I forgot to check when she earned the last Sapphire card bonus and instead, I was fixated on her approval date of when she opened the card. There was a bit of good news in this tragedy, however. I didn't realize Chase would deny you if you weren't eligible for the Sapphire welcome bonus. This is fantastic, as I'd much prefer that over my wife being approved for a card on which she's ineligible to earn the bonus.

Sure enough, on the Chase Sapphire Preferred application page, it says:

"This product is available to you if you do not have any Sapphire cards and have not received a new cardmember bonus for any Sapphire card in the past 48 months."

Because Chase denied her, she can now apply for the card again in six months, and she shouldn't have a problem being approved.

When you apply for a credit card and are denied, it's a good idea to wait about six months before applying again. I'm not aware of any hard and fast rule about this, but many of us have found that the best bet for approval is to wait at least six months. Chase will not be amused if you apply for the same card a month after they told you to get lost.

Bottom line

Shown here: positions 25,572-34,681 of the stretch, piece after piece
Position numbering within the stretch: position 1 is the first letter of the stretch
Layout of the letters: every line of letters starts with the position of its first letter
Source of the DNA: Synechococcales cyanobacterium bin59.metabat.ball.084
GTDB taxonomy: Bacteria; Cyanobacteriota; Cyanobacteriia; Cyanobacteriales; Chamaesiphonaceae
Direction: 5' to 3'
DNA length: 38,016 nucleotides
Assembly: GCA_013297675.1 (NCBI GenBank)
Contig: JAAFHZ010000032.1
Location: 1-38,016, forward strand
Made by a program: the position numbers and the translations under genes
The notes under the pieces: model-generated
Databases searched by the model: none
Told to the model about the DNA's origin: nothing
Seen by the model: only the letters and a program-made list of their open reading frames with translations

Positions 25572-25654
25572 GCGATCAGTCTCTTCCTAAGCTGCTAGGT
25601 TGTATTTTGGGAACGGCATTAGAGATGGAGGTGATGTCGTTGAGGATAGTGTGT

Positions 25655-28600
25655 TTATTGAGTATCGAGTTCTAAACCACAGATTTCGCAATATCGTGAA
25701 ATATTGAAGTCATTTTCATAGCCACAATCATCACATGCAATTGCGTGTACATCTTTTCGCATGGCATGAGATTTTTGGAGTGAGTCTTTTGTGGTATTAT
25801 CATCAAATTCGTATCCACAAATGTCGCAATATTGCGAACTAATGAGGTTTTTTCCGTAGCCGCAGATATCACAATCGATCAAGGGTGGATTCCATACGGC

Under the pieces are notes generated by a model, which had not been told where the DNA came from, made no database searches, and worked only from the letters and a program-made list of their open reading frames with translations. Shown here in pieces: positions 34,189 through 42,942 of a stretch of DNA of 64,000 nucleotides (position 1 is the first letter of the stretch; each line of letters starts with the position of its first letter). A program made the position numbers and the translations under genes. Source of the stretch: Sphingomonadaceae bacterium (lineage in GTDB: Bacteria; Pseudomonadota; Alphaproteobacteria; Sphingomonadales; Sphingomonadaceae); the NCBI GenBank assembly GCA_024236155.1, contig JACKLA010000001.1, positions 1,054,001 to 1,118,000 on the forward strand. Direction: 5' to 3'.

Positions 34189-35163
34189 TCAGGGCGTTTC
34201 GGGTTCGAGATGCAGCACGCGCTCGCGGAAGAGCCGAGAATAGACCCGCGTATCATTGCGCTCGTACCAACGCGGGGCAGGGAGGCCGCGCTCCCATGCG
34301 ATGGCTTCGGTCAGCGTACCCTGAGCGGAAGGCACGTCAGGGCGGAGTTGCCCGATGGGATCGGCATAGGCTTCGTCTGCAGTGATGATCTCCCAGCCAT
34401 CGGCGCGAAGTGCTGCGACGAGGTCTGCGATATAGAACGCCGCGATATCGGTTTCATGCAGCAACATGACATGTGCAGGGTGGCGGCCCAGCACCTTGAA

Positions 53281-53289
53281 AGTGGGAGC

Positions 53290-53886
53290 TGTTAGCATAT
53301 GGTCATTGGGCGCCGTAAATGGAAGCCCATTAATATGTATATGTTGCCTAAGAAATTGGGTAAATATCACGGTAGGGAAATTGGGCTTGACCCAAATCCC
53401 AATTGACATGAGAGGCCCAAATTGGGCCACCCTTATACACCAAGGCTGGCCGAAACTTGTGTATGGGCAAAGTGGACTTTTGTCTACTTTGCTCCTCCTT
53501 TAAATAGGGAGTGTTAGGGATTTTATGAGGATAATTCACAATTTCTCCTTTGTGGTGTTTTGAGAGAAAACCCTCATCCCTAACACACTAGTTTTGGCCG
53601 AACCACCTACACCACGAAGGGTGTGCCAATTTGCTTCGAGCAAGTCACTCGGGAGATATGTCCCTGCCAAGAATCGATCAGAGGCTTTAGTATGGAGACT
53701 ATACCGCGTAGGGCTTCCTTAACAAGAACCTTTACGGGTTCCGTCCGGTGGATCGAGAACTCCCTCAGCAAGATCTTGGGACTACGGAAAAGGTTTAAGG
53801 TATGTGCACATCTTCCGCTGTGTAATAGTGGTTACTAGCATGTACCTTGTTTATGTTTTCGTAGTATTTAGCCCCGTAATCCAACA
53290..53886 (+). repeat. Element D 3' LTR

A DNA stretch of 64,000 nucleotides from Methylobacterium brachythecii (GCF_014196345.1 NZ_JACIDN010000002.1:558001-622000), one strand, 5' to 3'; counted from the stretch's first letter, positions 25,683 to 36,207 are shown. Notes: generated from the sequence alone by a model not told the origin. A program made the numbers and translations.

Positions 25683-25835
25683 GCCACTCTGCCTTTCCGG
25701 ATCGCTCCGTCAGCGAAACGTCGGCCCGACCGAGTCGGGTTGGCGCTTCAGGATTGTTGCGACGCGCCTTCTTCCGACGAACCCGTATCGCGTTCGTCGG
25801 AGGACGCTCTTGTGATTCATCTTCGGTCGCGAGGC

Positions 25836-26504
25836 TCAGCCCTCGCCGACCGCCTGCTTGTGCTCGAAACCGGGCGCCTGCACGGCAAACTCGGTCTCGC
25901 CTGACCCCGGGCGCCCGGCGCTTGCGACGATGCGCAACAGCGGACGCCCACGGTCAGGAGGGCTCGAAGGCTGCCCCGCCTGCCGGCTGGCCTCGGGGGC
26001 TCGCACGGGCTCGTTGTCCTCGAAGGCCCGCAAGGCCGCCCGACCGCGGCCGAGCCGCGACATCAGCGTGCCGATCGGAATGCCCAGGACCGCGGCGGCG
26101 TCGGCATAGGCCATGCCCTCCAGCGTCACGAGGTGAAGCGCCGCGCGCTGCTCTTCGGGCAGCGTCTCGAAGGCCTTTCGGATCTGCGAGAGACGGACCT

If you're in the market to earn another Chase Sapphire bonus, pay no mind to when you opened the card — it's all about when you earned the bonus. If you don't know when you earned it, reapply at least 52 months after account opening to be on the safe side of eligibility for the sign-up bonus. Alternately, Chase may be able to let you know at which billing cycle you earned the bonus.

My wife and I will still get a nice bounty of Ultimate Rewards points, but we'll have to wait a while. An unbelievable rookie mistake from us. I only hope the 100,000-point offer is still around when she's ready to apply again.

Apply here for the Chase Sapphire Preferred with a 100,000-point increased bonus!

Featured image by Getty Images/Westend61
Editorial disclaimer: Opinions expressed here are the author’s alone, not those of any bank, credit card issuer, airline or hotel chain, and have not been reviewed, approved or otherwise endorsed by any of these entities.